Christian Hogg, Hutchmed CEO

Hutchmed files for $600M+ IPO in Hong Kong as lead on­col­o­gy drug su­r­u­fa­tinib awaits FDA's good graces

In on­col­o­gy, a flush of Chi­nese-de­vel­oped drugs has the bio­phar­ma in­dus­try re­think­ing the poles of pow­er in R&D as the blos­som­ing na­tion con­tin­ues to make a name for it­self and pick up bun­dles of cash in the process. Now, as its lead drug faces a piv­otal FDA re­view, the com­pa­ny for­mer­ly known as Chi-Med is plant­i­ng its flag on home soil with a mas­sive pub­lic of­fer­ing.

Hutchmed — re­cent­ly re­named from Chi-Med, or Hutchi­son Chi­na MediTech — will look to raise $603 mil­lion as part of a Hong Kong IPO that serves as a home­com­ing of sorts for the Chi­nese-based on­col­o­gy play­er, which has list­ed on Nas­daq since 2016.

The com­pa­ny plans to of­fer up to 104 mil­lion shares at around HK$45 per share — or rough­ly $5.80. Hutchmed will trade un­der the tick­er “13” on the ex­change, com­ple­ment­ing the com­pa­ny’s Nas­daq tick­er $HCM.

Hutchmed al­ready has a five-firm group of cor­ner­stone in­vestors on board in The Car­lyle Group, the Cana­da Pen­sion Plan In­vest­ment Board, Gen­er­al At­lantic, HBM Health­care In­vest­ments and CI­CC Grandeur Fund, which com­bined have pledged to buy up $325 mil­lion worth of shares or about 54% of the of­fer­ing.

The Chi­nese firm is cur­rent­ly await­ing FDA re­view for its oral on­col­o­gy med su­r­u­fa­tinib for non-pan­cre­at­ic neu­roen­dro­crine tu­mors — which Hutchmed filed for rolling sub­mis­sion in May. The drug pre­vi­ous­ly scored a fast track des­ig­na­tion with the agency in April.

Ac­cord­ing to a prospec­tus filed with the ex­change, Hutchmed in­tends to use 50% of the pro­ceeds to ad­vance late-stage tri­als with that drug, mar­ket­ed as Su­lan­da in Chi­na, as well as Eli Lil­ly-part­nered col­orec­tal can­cer drug fruquin­tinib, mar­ket­ed as Elu­nate; As­traZeneca-part­nered in­ves­ti­ga­tion­al MET in­hibitor savoli­tinib; and can­di­dates HM­PL-689 and HM­PL-523, which are PI3K and SYK in­hibitors, re­spec­tive­ly, for blood can­cers.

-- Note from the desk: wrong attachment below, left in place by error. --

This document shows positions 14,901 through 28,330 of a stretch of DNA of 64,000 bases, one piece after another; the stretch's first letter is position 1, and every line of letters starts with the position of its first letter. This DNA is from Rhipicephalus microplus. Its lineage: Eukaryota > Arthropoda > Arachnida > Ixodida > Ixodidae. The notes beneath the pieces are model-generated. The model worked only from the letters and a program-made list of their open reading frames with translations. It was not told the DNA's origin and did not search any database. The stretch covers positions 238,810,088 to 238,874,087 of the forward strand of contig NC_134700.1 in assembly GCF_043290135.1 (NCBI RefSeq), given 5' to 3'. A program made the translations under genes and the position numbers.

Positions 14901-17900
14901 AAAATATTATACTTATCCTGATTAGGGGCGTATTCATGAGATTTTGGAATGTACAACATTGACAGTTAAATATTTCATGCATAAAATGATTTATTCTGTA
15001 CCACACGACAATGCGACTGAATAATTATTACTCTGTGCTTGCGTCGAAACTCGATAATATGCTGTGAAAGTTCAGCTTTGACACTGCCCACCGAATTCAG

The rest of the pro­ceeds will be divvied up be­tween BD, ad­vanc­ing the ear­ly pipeline, cor­po­rate strat­e­gy and in­ter­nal hires, Hutchmed said.

Hutchmed was the first Chi­nese com­pa­ny to bring an in-house on­col­o­gy drug to mar­ket in that coun­try with fruquin­tinib, which was ap­proved as a third-line ther­a­py for metasta­t­ic CRC. Surafa­tinib hit the Chi­nese mar­ket in Jan­u­ary 2021 for non-pan­cre­at­ic NET and savoli­tinib is up for Chi­nese re­view with a po­ten­tial launch ex­pect­ed with­in weeks.

With its Chi­nese drug dis­cov­ery en­gine in full swing — sev­en oth­er can­di­dates are sweep­ing through pre­clin­i­cal and ear­ly hu­man stud­ies — Hutchmed has looked to break in­to the US mar­ket, where on­ly BeiGene’s Brukin­sa has earned an ap­proval as a Chi­nese-de­vel­oped on­col­o­gy drug. Su­r­u­fa­tinib is the fur­thest along in that ef­fort, but both fruquin­tinib and savoli­tinib have start­ed reg­is­tra­tional stud­ies state­side.